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Extra Credit: Matthew Dunch, S.J.

Extra Credit: Matthew Dunch, S.J.

Matthew Dunch, S.J., is completing his first year at Xavier as a faculty member in the Department of Philosophy after working as a prison chaplain and teaching pre-school (the latter being the tougher gig) while also spending two summers “excruciatingly sick” serving in Third World nations.

Dunch was raised “on a steady diet of ‘Star Trek’ ” near Youngstown, Ohio, earning his bachelor’s degree at Catholic University of America and MA at the University of Chicago Loyola. He writes a column for The Jesuit Post blog postulating on such topics as the universe, Sweet 16 and postal deliverers.

“I started out working for a former Xavier professor, James McCann. He was my boss at the U.S. Conference of Catholic Bishops. That was my junior year of college and my first serious introduction to the Jesuits. Now, I’m living in his old room in the Jesuit residence on campus. It’s kind of a creepy connection.

“I was impressed with the Jesuits because of the breadth of competencies, their mission, their spirituality and the lightness with which they carry themselves.

“Philosophers struggle with the insistent question of ‘being.’ My sense of religious identity seems to come out of curiosity. And I try to make my students curious. They sometimes roll their eyes when I use props [such as Nietzsche and Socrates, in the photo] or switch from Descartes to quantum physics, but truth can’t go against truth. The best science, the best literature, that’s what I try to get across.

“I find I’m not a very good teacher unless I’m confused, too. That emptiness in the pit of your stomach, that’s what lets you be empathetic with students. If I’m not a little confused and unsettled, then

I know I’m wrong.

“My favorite living philosopher is Charles Taylor. He enters deeply into the complexities of human meaning. My favorite dead philosopher is Socrates. He exemplifies what philosophy is all about.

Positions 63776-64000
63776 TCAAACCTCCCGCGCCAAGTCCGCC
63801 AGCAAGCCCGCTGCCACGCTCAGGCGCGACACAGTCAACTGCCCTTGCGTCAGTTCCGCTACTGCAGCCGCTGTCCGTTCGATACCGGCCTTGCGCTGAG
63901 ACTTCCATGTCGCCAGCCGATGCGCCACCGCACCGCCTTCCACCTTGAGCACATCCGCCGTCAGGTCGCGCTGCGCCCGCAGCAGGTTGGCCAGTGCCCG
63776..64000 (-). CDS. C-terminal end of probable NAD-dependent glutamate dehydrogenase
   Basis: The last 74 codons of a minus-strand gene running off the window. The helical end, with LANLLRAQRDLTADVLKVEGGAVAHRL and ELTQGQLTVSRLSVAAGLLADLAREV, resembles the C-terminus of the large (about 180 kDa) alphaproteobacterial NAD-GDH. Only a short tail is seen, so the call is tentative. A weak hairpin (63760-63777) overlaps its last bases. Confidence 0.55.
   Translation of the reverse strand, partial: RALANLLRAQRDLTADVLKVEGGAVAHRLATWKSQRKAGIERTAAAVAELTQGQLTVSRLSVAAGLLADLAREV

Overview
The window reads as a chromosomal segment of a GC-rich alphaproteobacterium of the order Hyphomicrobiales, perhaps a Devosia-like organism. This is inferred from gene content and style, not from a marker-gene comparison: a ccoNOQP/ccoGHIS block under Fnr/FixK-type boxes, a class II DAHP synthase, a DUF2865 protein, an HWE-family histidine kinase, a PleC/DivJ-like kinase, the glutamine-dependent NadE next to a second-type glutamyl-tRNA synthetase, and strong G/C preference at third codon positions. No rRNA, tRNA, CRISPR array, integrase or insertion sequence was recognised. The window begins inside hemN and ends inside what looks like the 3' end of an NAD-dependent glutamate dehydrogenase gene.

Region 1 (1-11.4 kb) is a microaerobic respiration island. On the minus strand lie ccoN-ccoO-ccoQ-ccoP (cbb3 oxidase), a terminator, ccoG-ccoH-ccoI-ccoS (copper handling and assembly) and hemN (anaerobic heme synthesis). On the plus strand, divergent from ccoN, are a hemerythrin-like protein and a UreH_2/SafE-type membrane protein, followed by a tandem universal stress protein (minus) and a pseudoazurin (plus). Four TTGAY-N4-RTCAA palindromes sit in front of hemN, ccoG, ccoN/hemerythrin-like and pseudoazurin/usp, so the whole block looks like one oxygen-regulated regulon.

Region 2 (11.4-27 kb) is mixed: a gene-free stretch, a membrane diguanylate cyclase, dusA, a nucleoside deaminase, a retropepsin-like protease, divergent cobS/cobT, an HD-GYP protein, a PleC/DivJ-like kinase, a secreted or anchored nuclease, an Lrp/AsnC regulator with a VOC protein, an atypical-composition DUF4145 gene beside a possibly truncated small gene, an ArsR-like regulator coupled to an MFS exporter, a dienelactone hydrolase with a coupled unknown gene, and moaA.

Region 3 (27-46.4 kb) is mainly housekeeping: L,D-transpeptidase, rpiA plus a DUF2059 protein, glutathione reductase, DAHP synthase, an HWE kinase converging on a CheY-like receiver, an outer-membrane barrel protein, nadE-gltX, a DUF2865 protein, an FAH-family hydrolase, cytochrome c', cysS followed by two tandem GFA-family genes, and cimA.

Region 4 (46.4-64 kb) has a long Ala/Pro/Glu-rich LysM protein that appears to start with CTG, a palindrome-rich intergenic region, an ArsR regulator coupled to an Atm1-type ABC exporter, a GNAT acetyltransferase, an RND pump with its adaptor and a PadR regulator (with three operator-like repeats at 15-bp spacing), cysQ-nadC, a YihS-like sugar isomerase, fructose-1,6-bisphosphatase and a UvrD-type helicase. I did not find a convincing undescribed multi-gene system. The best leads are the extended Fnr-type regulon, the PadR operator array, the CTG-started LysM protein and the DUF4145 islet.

“Some philosophers claim that contemplation is the highest form of life, but then don’t practice it. We’ve been trying for over 2,000 years and haven’t gotten it quite right yet. It’s about finding God in all things. Science is great, but science won’t talk about this Gatorade bottle I’m holding. Science will talk about the mass of this Gatorade bottle. Philosophy has the same interest as science, but takes a broader lens that tends to capture the thing itself. The view can be blurry, but it’s broader.

“The Jesuit confidence in the world is to venture as far as we can, and we’ll still find God. I keep looking, and I haven’t found it not to be true. There’s

a little restlessness at the core of Jesuit ideals, the Jesuit desire to push a little

further at the frontiers. And that’s wonderful.

“I love traveling, I grew up traveling. I come from a long line of adventurers.

“On campus, I find I really do love basketball. I think of basketball games as almost liturgical, almost a rite.

“I was a total nerd as a child. I still am, but it seems more acceptable now.

“You don’t graduate out of a university. You graduate into it, into that long line of thinking before and after you.”

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